In the markets: U.S. Markets: An encouraging U.S. jobs report sparked a rally on Friday that helped 2023 begin on a positive note. All of the major indexes finished the week in the green. The Dow Jones Industrial Average added 483 points, finishing the week at 33,631—a gain of 1.5%. The technology-heavy NASDAQ Composite finished up for the first time in the last five weeks, adding 1.0%. By market cap, the large cap S&P 500 rose 1.4%, the mid cap S&P 400 finished up 2.5% and the small cap Russell 2000 gained 1.8%.
International Markets: Most of the major international markets finished the week on a positive note as well. Canada’s TSX added 2.2%, while the United Kingdom’s FTSE 100 gained 3.3%. On Europe’s mainland, France’s CAC 40 jumped 6.0%, while Germany’s DAX rallied 4.9%. In Asia, China’s Shanghai Composite closed up 2.2%. Japan’s Nikkei was the only major index to close in the red, ending the week down -0.5%. As grouped by Morgan Stanley Capital International, developed markets rose 3.8% and emerging markets surged 5.7%.
Commodities: Precious metals finished the week mixed with Gold rising 2.4% to $1869.70 per ounce, while Silver pulled back -0.2% to $23.98. Oil had its first down week in four ending down -8.1% to $73.77 per barrel of West Texas Intermediate. The industrial metal copper, viewed by some analysts as a barometer of world economic health due to its wide variety of uses, closed the week up 2.6%.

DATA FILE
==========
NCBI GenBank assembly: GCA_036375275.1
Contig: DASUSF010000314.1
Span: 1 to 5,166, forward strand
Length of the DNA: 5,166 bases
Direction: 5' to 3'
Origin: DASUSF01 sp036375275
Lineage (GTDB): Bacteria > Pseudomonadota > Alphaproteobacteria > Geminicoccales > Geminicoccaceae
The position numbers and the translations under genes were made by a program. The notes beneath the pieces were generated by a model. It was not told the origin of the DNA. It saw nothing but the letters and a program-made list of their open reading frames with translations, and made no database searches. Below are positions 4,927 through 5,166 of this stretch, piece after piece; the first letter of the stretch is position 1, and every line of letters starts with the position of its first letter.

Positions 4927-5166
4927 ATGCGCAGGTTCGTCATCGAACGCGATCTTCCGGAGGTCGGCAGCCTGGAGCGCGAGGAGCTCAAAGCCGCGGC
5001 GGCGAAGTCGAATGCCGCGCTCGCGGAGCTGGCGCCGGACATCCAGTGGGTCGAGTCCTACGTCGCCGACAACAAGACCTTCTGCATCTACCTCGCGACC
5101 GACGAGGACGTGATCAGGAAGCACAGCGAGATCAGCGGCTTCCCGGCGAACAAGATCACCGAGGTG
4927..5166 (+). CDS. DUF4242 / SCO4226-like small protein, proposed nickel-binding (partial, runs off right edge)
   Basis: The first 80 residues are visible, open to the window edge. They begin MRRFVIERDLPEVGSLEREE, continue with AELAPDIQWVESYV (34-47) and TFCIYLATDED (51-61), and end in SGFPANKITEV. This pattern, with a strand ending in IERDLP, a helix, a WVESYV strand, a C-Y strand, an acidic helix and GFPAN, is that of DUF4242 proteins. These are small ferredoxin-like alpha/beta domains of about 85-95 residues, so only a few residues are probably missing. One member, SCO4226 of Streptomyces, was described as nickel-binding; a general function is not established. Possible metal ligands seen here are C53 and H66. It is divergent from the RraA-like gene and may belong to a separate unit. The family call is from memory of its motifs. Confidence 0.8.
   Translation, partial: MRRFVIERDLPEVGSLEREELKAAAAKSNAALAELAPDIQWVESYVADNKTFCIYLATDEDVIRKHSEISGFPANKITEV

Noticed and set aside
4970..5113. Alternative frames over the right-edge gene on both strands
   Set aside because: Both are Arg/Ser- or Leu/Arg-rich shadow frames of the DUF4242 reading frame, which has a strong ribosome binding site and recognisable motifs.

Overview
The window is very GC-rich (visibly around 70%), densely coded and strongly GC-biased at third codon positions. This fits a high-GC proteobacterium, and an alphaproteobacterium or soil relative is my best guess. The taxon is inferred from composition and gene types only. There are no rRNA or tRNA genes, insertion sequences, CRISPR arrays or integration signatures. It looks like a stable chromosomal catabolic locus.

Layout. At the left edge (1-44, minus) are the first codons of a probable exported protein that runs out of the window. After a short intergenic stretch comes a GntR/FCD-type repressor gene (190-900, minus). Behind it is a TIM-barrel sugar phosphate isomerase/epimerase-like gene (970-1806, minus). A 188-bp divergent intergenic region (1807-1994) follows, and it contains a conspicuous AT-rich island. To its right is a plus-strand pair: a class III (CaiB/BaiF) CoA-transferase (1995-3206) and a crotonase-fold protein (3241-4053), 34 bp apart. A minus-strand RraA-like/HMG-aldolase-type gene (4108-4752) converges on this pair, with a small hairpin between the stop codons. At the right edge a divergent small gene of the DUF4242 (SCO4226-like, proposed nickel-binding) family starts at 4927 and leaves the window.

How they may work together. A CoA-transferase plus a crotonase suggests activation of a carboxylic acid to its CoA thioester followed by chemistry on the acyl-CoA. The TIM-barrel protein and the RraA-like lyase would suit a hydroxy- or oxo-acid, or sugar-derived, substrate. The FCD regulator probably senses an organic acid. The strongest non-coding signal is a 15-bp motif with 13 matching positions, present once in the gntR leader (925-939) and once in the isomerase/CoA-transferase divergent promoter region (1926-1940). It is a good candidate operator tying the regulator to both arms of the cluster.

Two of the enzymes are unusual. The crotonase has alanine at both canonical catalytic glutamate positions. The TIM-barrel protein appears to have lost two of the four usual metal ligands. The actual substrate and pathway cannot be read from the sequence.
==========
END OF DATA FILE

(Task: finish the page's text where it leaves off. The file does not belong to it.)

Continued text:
U.S. Economic News: The number of Americans filing for first-time unemployment benefits fell to a three-and-a-half month low last week. Initial jobless claims declined by 19,000 to 204,000. Economists had forecast new claims would total 220,000. New unemployment filings are still historically low, but not quite as low as they were in the spring. Thirty of the 53 states and U.S. territories that report jobless claims showed a decrease last week. Meanwhile, the number of people already collecting benefits, known as ‘continuing claims’, ticked down by 24,000 to 1.69 million. That number remains near a 50-year low. Economists at Oxford Economics wrote in a note to clients, “The claims data are consistent with a labor market that is still too tight for the Fed and leave the Fed on track to raise rates further in 2023.”
The U.S. added 223,000 new jobs in December—its smallest increase in two years but beating expectations and (most importantly) raising hopes that the economy could be on its way to a “soft landing”—cooling inflation without a significant recession. Furthermore, the unemployment rate ticked down to 3.5% from 3.6%, matching its lowest level since 1969. Average hourly earnings rose just 0.3% in December, a tick below expectations. Over the past year, the increase in wages slowed to 4.6% from 4.8% marking its smallest gain since the summer of 2021. Slower wage growth should help cool inflation economists say.
The labor market remained robust according to the latest data from the Labor Department. Job openings in the U.S. pulled back only slightly to 10.46 million in November, down from 10.51 million. However, the so-called “quits rate”—rumored to be the Federal Reserve’s preferred measure of labor market strength, showed the number of people quitting their jobs remained extraordinarily high at 4.17 million. Quits have topped 4 million for a record year-and-a-half. According to Fed officials, the appetite for labor is still too strong and needs to slacken. The ratio of job openings to unemployed workers has slipped from a record 2.0 last spring, but that’s still too high for the central bank.